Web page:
Hedges plays Bob, Management’s teenage son who is there to speed along Quohen’s progress. From this press conference, it was obvious that teenage Hedges and Gilliam were so pleased to be working with each other, and they elaborated on how he was cast in the film:

Lucas Hedges:  “I sent in a tape to Terry as an audition and then a week later I got cast. Which is very strange. Especially for a role of this proportion…that doesn’t happen. And we arranged to talk on the phone and [Terry] called me up…we spoke and it was–his energy was absolutely incredible. It was absolutely incredible! And he was insane! Absolutely insane and he was going on about what was going on in [Bucharest, Romania, where the film was shot] and about Vlad Tempish and about Dracula and it was lovely. And it was clear right off the bat that this is a man who doesn’t exist anywhere else in the world. Really. And he’s an individual artist and I guess that’s my origin with Terry…Meeting Terry–I mean hearing [him] for the first time was something I’ll never forget.”

Terry Gilliam: “When I saw him in Moonrise Kingdom, there was one guy that kinda popped off the screen for me. And it turned out to be this one. I’d never seen him before or anything and then [he] sent that tape in. I had only taped one kid in London. There was one kid who was kind of interesting, he was the only person I started putting on tape. And Lucas’s tape came in and I said that’s it! Done. Magic. It was simple as that. I didn’t have a single doubt. He just cracked it, boom. That’s the character. Then I called him and I tried to frighten him off and I failed. [Laughs] And it was wonderful I mean [he] was really thrown in the deep end with someone like Christoph.”

Hedges: “Yeah and it was a scary transition both from Brooklyn to Romania to working with Christoph and in a world that was very foreign. Both from a filmmaking standpoint and a social standpoint. But it really became a home and it really worked out.”

Up next for Hedges is playing Jeremy Renner’s son in Kill the Messenger.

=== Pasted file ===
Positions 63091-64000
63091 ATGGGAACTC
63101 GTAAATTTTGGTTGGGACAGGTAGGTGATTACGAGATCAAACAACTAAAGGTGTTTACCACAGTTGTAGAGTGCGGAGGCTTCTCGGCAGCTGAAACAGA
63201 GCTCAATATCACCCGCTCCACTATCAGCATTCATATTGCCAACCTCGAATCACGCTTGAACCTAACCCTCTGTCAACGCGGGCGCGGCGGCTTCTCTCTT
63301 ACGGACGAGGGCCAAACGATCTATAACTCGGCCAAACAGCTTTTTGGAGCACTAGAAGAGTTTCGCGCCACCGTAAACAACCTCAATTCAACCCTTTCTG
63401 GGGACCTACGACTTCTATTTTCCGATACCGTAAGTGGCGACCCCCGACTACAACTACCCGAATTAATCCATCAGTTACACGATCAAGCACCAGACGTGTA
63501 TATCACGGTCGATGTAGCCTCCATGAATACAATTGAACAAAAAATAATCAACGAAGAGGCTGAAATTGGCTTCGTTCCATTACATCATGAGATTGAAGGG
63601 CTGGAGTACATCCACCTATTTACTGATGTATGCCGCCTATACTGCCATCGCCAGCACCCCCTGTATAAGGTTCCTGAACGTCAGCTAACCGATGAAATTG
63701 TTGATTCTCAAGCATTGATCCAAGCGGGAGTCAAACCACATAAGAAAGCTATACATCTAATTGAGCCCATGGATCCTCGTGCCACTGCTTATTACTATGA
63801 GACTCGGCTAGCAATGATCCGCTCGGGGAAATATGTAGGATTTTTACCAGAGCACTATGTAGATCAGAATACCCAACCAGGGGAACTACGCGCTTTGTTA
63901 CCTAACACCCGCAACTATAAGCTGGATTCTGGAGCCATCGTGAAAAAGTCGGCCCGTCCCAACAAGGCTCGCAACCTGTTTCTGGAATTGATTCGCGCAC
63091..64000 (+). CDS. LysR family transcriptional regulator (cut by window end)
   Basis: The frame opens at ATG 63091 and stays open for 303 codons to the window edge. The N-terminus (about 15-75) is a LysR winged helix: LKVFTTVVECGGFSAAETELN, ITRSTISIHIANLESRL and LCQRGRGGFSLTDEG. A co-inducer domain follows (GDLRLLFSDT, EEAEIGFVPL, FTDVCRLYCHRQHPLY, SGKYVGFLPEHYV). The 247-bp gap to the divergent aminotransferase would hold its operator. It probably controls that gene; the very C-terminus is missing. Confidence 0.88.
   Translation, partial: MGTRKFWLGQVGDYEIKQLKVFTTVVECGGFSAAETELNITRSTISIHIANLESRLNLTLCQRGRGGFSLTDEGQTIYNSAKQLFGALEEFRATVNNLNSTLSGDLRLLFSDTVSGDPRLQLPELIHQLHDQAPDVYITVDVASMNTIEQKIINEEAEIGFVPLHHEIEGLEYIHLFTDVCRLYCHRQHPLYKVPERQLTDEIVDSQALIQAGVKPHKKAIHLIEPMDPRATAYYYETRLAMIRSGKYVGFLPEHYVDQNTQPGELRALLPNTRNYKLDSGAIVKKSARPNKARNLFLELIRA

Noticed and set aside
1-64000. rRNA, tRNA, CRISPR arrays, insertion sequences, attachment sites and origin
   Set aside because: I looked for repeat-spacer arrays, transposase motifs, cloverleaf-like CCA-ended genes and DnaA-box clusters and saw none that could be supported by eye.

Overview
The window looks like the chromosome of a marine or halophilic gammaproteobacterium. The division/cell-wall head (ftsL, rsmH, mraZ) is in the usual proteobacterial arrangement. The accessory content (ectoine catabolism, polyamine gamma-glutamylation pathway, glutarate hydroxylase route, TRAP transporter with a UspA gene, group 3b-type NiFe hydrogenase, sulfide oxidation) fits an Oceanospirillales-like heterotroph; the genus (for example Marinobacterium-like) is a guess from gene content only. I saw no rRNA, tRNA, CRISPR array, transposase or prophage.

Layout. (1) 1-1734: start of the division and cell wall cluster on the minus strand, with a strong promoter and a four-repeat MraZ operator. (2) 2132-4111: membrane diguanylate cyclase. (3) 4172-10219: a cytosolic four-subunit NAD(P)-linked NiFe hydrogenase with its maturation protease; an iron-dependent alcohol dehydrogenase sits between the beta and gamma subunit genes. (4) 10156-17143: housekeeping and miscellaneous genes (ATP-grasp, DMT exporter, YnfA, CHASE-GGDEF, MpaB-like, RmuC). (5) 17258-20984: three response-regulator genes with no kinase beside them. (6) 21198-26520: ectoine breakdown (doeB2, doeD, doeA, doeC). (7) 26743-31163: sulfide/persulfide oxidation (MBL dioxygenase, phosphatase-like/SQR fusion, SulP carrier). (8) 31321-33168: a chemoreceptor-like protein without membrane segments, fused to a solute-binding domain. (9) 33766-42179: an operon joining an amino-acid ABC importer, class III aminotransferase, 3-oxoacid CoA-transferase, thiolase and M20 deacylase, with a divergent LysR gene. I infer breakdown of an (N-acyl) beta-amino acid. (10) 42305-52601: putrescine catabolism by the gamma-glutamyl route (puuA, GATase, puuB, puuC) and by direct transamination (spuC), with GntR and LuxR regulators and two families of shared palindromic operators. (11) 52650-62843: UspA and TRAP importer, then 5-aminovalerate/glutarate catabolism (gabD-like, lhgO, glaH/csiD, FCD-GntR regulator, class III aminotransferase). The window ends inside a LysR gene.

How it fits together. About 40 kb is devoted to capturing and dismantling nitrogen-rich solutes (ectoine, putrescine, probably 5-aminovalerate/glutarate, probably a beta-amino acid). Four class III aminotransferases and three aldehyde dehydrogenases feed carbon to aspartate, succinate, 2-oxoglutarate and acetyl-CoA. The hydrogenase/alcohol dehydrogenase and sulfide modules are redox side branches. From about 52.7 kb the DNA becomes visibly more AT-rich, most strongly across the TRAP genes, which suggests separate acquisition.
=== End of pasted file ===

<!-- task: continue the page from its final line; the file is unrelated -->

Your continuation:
Meanwhile, the internet has recently stirred up a renewed interest in Gilliam’s long-gestating Don Quixote project which was last addressed in the 2002 doc, Lost in La Mancha. Unfortunately, this conference took place just a couple days too late for hopeful news:

Gilliam: “Today, I don’t know. I knew two days ago. Today I don’t know anymore. I got an e-mail the other night. So I’m not gonna say anything. Things are [Gilliam wavers his hands in the air]…gone liquid again. We shall see. It’s something for me to think about when I don’t have a job. That’s the important thing. A man’s gotta keep the mind occupied. And pretending is the best way there is to go through life.”

Terry Brooks talks about latest book in the “Legends of Shannara” series called “The Measure of the Magic”

Terry Brooks is a fantasy fiction writer and has had 23 New York Times bestsellers and over 21 million copies of his books in print. He is known best for his book “Magic Kingdom for Sale…Sold!” in his “Magic Kingdom of Landover”, which is a six book series.  His other well known series for the “Shannara” series, which currently is a 24 book series with 3 more on the way.  Terry’s latest book in the “Legends of Shannara” series is called “The Measure of the Magic”, which was released August 2011. Media Mikes had a chance to chat with Terry about his books, his movie adapation plans and his process for writing.

Mike Gencarell: Let’s start with the “Measure of Magic”, which just came out. Tell us about how you came up with the idea for the second book in that series?
Terry Brooks: Well it wasn’t too difficult. I write in groups of books anyway. They’re all historical sagas so they take place in different time periods.  I’m in the midst now of working on a set of what will be probably 9 or 10 books on the pre-history of the Shadow World. So when you sit down to start a project, you sort of plot out what the story is gonna be and as you work on it it tells you before you even get started on your writing, for the most part, how many books it’s gonna be. So, I’ve actually known that this was gonna be a two book set for about three years. It helps if you think ahead on these things, otherwise you spend a lot of time trying to play catch-up.

MG:  So you mentioned that you have the next chapter for the trilogy coming up. Can you tell us a little bit about that?